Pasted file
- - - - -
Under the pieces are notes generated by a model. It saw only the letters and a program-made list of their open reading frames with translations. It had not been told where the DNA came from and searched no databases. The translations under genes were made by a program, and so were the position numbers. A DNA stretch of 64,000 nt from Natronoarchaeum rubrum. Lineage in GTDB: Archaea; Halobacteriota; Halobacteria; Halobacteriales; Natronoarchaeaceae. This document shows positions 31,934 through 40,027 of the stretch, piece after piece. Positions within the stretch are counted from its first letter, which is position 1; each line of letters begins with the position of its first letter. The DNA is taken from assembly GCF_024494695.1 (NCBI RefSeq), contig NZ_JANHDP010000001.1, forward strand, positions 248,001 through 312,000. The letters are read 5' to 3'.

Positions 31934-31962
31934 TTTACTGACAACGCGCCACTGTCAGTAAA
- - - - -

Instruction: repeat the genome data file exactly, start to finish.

Under the pieces are notes generated by a model. It saw only the letters and a program-made list of their open reading frames with translations. It had not been told where the DNA came from and searched no databases. The translations under genes were made by a program, and so were the position numbers. A DNA stretch of 64,000 nt from Natronoarchaeum rubrum. Lineage in GTDB: Archaea; Halobacteriota; Halobacteria; Halobacteriales; Natronoarchaeaceae. This document shows positions 31,934 through 40,027 of the stretch, piece after piece. Positions within the stretch are counted from its first letter, which is position 1; each line of letters begins with the position of its first letter. The DNA is taken from assembly GCF_024494695.1 (NCBI RefSeq), contig NZ_JANHDP010000001.1, forward strand, positions 248,001 through 312,000. The letters are read 5' to 3'.

Positions 31934-31962
31934 TTTACTGACAACGCGCCACTGTCAGTAAA